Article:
MELBOURNE - Australia is a nation deep in mourning, Victorian Premier John Brumby has told a memorial service to remember those in died in Victoria's devastating bushfires.
Tens of thousands gathered today in Melbourne, including hundreds of bushfire survivors who were shuttled into the city from fire-ravaged towns.
"We are picking up the pieces after the worst natural disaster in Australia's history. Devastating fires that have taken family, friends, neighbours and workmates," Mr Brumby said at the service at Rod Laver Arena.
"Destructive fires that have torn at the very heart of communities," he said.
The arena was filled with people, including political leaders, religious leaders, Princess Anne and other dignitaries.
Many of those at the service were wearing the distinctive yellow overalls of the firefighters.
At least 209 people are known to have died in the February 7 fire storms, most of those from a sweep of towns and villages northeast of Melbourne.
Services are being held across Australia to remember the bushfire victims.
In a sombre procession, members of the official party including Prime Minister Kevin Rudd, Mr Brumby, Governor-General Quentin Bryce and Princess Anne laid flowers at a wreath to remember the dead.
Singer Deborah Cheetham led singing of the national anthem.
Aboriginal leader Auntie Joy Murphy officially welcomed those to the land of the Wurundjeri people.
"The terrible loss of so many human lives, animals and homes is extremely difficult to comprehend and accept, to believe what has happened," Ms Murphy said.
"The spirit of the land will reclaim itself and the bush animals and the pets will return, this is nature's way," she said.
Princess Anne, representing Queen Elizabeth and the royal family, read out a message written by the Queen soon after the fires occurred and passed on her condolences.
"Although a little daunted, when faced with the scale of loss, and the physical and mental impact that these bushfires have made and are still making for Victoria, individuals and towns have responded with resilience, ingenuity, courage and selflessness to situations that were changing at terrifying speed," Princes Anne said.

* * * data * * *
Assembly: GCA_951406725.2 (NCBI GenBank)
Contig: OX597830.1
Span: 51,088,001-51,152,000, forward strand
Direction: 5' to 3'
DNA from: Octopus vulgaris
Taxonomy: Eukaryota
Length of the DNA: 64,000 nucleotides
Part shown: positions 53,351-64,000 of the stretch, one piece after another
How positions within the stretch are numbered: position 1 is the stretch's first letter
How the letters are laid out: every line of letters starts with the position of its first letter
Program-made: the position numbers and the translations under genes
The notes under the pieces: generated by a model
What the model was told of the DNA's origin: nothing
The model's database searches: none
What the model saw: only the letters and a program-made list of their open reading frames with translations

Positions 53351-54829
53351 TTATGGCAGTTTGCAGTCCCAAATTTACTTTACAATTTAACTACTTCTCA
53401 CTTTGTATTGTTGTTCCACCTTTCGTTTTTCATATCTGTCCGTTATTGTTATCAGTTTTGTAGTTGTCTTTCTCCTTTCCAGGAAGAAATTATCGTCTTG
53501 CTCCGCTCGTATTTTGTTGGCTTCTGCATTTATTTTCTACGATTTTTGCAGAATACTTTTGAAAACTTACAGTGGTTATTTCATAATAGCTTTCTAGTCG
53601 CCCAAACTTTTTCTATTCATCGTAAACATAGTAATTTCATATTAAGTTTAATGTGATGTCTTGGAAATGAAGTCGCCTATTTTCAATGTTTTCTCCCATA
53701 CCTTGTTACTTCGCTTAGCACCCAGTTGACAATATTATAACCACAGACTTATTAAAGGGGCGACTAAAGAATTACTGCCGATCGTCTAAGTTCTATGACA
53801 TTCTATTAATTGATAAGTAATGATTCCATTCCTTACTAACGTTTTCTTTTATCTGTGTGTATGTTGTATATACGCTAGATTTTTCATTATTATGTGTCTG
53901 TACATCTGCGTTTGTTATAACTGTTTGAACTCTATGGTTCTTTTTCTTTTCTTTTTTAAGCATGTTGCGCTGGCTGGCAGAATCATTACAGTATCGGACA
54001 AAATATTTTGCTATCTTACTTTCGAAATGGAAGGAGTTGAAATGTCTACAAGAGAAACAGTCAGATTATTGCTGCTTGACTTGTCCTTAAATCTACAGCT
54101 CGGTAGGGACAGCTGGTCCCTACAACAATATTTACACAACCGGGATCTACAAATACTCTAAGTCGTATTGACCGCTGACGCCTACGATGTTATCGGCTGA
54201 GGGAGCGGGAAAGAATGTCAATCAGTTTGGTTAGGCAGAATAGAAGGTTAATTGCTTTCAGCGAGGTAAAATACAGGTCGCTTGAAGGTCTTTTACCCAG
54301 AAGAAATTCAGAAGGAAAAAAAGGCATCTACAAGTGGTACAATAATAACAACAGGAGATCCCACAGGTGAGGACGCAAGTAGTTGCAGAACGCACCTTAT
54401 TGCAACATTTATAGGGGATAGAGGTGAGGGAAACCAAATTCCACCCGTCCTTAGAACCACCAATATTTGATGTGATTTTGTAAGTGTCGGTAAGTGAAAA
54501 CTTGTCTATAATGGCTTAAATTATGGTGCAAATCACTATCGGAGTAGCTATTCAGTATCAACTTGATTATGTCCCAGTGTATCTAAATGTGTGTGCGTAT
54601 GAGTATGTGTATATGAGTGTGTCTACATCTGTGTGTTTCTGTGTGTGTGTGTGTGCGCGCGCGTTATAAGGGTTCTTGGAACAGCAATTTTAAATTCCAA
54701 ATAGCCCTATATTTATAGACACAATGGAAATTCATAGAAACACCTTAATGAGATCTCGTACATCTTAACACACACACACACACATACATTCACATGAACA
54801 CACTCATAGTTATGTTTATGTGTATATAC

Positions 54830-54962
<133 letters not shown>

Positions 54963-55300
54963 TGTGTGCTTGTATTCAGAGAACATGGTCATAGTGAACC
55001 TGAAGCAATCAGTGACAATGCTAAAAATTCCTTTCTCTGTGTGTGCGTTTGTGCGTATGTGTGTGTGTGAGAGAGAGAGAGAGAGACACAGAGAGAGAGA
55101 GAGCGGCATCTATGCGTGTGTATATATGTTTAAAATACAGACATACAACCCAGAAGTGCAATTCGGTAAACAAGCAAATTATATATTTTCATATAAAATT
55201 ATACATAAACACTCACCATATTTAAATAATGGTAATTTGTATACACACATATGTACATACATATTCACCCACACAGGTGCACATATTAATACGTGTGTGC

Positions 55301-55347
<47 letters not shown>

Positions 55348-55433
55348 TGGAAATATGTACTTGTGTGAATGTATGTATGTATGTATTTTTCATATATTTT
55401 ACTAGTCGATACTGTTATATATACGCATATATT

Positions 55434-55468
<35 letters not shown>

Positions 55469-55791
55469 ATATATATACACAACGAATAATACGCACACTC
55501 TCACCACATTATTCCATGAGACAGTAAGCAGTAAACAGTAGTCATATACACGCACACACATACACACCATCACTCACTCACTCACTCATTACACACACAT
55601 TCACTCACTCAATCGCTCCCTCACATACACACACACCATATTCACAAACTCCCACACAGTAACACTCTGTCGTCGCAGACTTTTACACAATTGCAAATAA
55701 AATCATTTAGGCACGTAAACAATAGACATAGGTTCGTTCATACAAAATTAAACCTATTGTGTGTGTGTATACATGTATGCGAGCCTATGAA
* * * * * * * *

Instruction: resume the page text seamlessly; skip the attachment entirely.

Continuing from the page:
She said she would be visiting fire affected areas later today and speaking to some of those touched by the tragedy.
"People from around Australia and across the world watched in horror, but with admiration at their response," Princess Anne said.
"I would particularly thank all those involved in whatever capacity, in the emergency services and in the voluntary organisations," she said.
Prime Minister Kevin Rudd said Black Saturday saw the worst of nature but the best of humanity, and vowed that every year on February 7 Australian flags would fly at half mast.
"In recent days we have witnessed unspeakable suffering. We have lost mothers and fathers, grandmothers and grandfathers. We have lost brothers and sisters, sons and daughters, the tiniest of children, family and friends and neighbours," Mr Rudd said.
"All these are precious lives. No words can provide solace for grief so personal. But simply know this. You who suffer are not alone.
"This great Australian family here assembled and across the nation today is with you."
He said Australia's reaction to the bushfires was different to what may have been expected in other places.
"In some countries tragedy exposes the faultlines in a nation. The strong abandoning the weak. One region indifferent to the sufferings of another. One culture uncaring as to the needs of another.
"But ours is a different nation. Our nation has been as one. Australia, a nation of compassion," Mr Rudd said.